Note: if you are looking for LiveWriter, this blog post has the correct links.  Use this to get the latest version and not your favorite search engine.

So when the OneNote team announced that you ‘could connect OneNote to WordPress’, I was excited that this would provide an updated solution to posting content to WordPress.  I’ll be honest, I was truly disappointed in the solution. 

The solution is actually a plug-in for WordPress.  It contains files you deploy to your WordPress server and these files provide a toolbar icon in the WordPress post creation window.  This button looks at the OneNote instances stored in your OneDrive Personal only.  OneDrive for Business, SharePoint or local OneNote instance are not supported in this plug-in because of OneNote API limitations.  This may evolve in the future, but it is the current state.  Select the page that contains your blog post content and it appears in the WordPress textbox for you to continue editing.  It also looks like this solution is not available if your blog is hosted on WordPress.com. 

While it is great that this plug-in exists, this is not how I write posts.  I avoid the WordPress editor except when absolutely necessary.  Is it a bad editor, probably not.  It just does not fit into my workflow.  I jot down lots of ideas for blog posts in OneNote in sections for both work and personal and even use it to initial outline the content.  What I was hoping for was a OneNote ribbon button or side panel, where I push this content directly into WordPress once it is completed, much like LiveWriter does.  Yes, there is a method of publishing content from OneNote into WordPress, but it needs Word as the intermediary that creates a Word document and pushes the content and keeps track of your blog settings.  This may be because OneNote is very flat from a formatting perspective, and it needs to be.  Word can provide some interesting format options required for some blog posts.  However, I don’t need a Word file in addition to the OneNote content.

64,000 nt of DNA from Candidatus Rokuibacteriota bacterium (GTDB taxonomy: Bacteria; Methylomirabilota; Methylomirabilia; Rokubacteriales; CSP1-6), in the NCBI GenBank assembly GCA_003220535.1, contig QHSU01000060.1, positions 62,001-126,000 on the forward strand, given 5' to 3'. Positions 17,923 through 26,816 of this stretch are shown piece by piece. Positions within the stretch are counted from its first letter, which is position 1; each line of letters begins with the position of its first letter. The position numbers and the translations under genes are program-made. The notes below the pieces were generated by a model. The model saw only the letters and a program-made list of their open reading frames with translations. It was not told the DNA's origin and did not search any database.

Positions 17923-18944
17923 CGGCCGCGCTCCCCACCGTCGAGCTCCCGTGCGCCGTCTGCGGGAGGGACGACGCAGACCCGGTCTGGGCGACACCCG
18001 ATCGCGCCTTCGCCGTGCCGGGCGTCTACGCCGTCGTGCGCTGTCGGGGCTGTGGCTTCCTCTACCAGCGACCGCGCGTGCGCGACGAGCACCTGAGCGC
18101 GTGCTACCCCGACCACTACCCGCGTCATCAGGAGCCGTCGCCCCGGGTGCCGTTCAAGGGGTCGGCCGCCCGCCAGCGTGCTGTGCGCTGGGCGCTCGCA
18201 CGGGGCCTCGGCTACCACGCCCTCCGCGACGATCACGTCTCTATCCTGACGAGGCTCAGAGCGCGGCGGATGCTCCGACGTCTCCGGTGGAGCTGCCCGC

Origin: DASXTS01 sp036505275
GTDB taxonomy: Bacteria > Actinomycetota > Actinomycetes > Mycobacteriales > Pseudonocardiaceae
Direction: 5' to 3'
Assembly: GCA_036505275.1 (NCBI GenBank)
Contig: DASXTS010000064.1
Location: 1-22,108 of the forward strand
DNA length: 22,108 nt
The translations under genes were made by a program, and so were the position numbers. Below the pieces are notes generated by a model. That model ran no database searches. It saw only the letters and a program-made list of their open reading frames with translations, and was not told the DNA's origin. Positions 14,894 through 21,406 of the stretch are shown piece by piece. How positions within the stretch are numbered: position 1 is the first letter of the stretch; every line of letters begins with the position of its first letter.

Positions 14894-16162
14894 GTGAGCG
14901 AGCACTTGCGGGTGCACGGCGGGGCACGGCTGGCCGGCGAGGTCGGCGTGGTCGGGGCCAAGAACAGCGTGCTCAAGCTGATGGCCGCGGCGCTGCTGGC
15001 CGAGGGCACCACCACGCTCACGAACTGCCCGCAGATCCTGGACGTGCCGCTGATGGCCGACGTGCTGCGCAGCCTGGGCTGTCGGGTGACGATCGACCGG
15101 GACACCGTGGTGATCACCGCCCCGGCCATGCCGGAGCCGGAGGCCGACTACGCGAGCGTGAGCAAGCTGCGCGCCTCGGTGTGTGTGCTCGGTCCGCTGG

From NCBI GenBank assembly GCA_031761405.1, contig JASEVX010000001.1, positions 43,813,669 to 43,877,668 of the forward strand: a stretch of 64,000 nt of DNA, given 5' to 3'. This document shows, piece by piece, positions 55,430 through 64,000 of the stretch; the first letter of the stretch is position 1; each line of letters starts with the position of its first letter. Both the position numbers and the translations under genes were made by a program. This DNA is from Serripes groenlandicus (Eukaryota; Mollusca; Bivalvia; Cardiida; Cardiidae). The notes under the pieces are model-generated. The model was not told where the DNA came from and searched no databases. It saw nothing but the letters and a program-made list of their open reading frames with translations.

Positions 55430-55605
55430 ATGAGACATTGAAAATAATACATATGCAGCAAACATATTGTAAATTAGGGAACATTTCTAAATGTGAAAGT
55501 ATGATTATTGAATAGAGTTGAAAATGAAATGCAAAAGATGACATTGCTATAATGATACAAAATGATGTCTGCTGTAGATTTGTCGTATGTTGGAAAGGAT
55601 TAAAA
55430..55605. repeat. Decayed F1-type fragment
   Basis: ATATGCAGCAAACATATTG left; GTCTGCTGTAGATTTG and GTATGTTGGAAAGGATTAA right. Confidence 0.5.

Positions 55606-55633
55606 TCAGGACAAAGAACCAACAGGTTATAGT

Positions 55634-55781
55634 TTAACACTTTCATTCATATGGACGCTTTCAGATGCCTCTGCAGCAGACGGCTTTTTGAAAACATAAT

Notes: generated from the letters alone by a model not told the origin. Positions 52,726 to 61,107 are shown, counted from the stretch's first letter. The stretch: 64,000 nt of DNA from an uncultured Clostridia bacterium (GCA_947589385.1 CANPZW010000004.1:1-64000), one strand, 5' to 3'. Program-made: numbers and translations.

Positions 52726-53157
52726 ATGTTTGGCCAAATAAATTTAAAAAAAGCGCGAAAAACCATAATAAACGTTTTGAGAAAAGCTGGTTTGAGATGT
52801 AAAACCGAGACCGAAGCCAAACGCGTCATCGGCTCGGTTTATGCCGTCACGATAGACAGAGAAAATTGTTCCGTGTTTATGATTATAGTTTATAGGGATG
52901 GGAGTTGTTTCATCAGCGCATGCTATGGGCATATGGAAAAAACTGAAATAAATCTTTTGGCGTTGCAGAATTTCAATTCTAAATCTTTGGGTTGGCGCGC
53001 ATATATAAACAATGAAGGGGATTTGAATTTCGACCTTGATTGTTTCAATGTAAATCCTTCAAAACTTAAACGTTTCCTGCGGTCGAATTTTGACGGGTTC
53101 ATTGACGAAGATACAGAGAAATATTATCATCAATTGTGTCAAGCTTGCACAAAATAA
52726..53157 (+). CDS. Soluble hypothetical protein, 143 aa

OneNote has a rich set of APIs, as does WordPress.  I think it may be time to take a look and see what can be done to push instead of pull this content.

Microsoft HoloLens